Does your metal fabrication operation have issues with running overtime on production or falling behind on deliverables? Perhaps labor challenges are causing issues with bottlenecks or slowdowns. All these factors can be affected by the grinding efficiency in your operation. When grinding isn’t being done as efficiently as possible, it can cause a traffic jam that slows down your entire production process.
Think about what even a 10 percent improvement in grinding efficiency could mean for your overall operation. Having more labor hours could help you eliminate overtime or improve throughput – almost like hiring another employee.
Working with an expert can help determine exactly how much time and money your operation spends on grinding, finishing and cleaning – which, in turn, can help you find improvements that save time and reduce costs.
In many operations, grinding efficiency is often overlooked, especially when there are no obvious problems with it. But inefficiencies in grinding can result in delays or time lost across the rest of the production facility.
Some of the most common mistakes that can reduce grinding efficiency include:
- Choosing the wrong abrasive for the job: Sometimes, operations have used the same grinding wheel for years without looking at data or considering other options. But, using the wrong abrasive product for the work being done can result in less-effective performance and shortened abrasive life – both of which add more labor time to complete the work and more frequent product changeover. This added time may also cause you to miss quality or productivity goals and increase operator fatigue – and the risk for injury.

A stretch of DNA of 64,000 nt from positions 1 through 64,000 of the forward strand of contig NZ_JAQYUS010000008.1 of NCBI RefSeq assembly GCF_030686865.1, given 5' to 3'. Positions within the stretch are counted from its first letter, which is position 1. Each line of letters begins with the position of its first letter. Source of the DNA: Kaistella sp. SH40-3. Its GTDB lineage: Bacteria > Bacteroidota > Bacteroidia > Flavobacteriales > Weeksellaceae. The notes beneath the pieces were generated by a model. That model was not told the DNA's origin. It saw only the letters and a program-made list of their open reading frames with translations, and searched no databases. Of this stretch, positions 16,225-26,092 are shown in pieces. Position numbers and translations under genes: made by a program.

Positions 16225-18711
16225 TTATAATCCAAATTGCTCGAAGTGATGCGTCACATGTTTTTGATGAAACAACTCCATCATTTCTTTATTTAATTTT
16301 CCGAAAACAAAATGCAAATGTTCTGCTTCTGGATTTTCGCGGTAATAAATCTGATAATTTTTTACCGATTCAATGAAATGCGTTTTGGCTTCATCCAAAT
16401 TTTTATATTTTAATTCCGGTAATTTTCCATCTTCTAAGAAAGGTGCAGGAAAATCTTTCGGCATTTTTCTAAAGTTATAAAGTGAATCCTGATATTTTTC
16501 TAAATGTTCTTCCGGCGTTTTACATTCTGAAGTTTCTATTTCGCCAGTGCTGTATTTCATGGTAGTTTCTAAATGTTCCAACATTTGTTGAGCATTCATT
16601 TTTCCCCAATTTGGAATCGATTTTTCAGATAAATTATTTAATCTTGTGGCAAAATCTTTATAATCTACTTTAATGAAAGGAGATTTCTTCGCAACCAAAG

- Using a less-expensive, low-amp grinder: Choosing the right abrasive is key, but a product can only work as well as the tool on which it’s used. A low-amperage grinder may not have enough power to push a grinding wheel that has a hard bond, for example. This leads to wheel loading and poor performance (reduced efficiency) and operators may throw away the wheel sooner (increased consumable costs).
- Using the wheel incorrectly: How the operator uses the grinding wheel also plays a role in efficiency. Using too much pressure can damage the workpiece and increase scrap, which significantly increases production time and costs. Excessive pressure can also increase operator fatigue and the potential for injury. The pressure being used often ties back to the abrasive product choice. If the wrong abrasive is chosen, the operator may push harder to get better performance. Excessive wheel vibration can occur when the product is being used incorrectly or the wrong product is chosen. Wheel vibration also adds to operator fatigue, which can impact employee turnover and retention.